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Finance

Energy from mine water will supply heating and cooling to major industrial zone in Germany

The new MARK 51°7 industrial park in Bochum, Germany, is to be equipped with one of the most sustainable energy concepts in Europe: energy from mine water will supply the district with heating and cooling.

This tailor-made pumping system to lift the mine water to the surface was engineered, built and installed by innovative artificial lift specialist Oil Dynamics.

Electric submersible pumps (ESPs) were installed in two wells to supply several new buildings with heating and cooling in a sustainable and climate-friendly way. For heating, mine water at a temperature of around 30°C is pumped up from an 810-metre-deep tunnel and further heated by heat pumps to around 48°C before being fed into the district heating network. For cooling, mine water at a temperature of around 18°C is pumped to the surface from a shallower 340-metre-deep gallery and then cooled down to 10°C.

The main challenges in realising the customised pump systems were the extremely wide operating range for centrifugal pumps and frequent load variations. The energy demand of MARK 51°7 varies greatly depending on the time of the year, time of day, weather and day of the week, among other factors. Thus, the different energy requirements are served by flow rates between 30 and 150 cubic metres/hour. The pump speed is to be constantly adjusted. While in winter the system mainly pumps from the deeper, warmer well and in summer mainly from the shallower, colder borehole, for spring and autumn it is assumed that the system will operate in multiple changes of direction.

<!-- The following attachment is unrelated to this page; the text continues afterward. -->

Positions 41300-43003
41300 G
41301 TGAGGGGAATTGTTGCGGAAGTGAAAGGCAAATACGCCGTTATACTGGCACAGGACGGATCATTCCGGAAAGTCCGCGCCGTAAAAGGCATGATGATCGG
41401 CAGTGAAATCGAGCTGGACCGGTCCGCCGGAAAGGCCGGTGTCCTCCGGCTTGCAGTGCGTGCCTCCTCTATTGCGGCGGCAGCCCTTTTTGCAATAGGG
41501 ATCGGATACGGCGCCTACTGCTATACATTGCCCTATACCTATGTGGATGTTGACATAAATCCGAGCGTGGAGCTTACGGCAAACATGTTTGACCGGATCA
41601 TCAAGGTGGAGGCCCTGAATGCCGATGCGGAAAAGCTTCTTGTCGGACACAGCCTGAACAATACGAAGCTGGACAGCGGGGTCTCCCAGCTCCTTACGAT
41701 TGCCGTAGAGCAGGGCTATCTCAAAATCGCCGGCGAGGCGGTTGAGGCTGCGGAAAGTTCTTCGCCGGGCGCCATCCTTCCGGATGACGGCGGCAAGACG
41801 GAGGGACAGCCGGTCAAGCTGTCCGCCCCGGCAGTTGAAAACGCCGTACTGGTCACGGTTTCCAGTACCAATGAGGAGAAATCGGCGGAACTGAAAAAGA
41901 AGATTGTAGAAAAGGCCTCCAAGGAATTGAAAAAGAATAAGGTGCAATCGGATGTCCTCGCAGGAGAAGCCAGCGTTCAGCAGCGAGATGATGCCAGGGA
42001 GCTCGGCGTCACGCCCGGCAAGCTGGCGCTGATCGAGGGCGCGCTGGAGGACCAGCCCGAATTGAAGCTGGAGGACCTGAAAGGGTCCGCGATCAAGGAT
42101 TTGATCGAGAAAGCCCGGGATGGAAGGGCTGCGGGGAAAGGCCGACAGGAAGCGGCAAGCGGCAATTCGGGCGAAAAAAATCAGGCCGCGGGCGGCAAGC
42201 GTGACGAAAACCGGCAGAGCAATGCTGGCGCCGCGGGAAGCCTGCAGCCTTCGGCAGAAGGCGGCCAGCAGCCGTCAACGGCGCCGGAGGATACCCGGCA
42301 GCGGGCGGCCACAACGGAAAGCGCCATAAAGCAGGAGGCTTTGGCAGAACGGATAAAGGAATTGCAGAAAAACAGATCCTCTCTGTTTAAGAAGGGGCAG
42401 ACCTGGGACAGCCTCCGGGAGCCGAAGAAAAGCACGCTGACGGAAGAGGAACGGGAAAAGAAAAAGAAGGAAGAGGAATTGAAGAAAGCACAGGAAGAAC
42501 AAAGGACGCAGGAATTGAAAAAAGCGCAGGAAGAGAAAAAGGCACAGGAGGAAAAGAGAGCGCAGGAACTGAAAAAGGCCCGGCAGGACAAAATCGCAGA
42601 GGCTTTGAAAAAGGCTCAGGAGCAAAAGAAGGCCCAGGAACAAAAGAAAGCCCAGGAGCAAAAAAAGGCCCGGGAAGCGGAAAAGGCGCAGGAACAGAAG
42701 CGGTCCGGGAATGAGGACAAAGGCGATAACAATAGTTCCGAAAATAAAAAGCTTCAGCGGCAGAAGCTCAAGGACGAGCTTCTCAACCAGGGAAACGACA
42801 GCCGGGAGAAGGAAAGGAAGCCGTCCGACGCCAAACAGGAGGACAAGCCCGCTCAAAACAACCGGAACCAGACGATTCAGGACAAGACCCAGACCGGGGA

The pumping tests performed with Oil Dynamics equipment and field service engineers were successful and when soon in regular operation, the energy contained in the mine water will. cover more than 75 per cent of the heating and cooling needs for all connected buildings on the former coalfield. The difference will be added from a local heating network and conventional cooling systems.

Developed by the Fraunhofer Research Institution for Energy Infrastructures and Geothermal Systems (IEG) together with electric utility company Stadtwerke Bochum and supported by Oil Dynamics, this is the first major industrial zone receiving integrated heating and cooling generated by a combination of geothermal energy, district networks, underground storage and large heat pumps.

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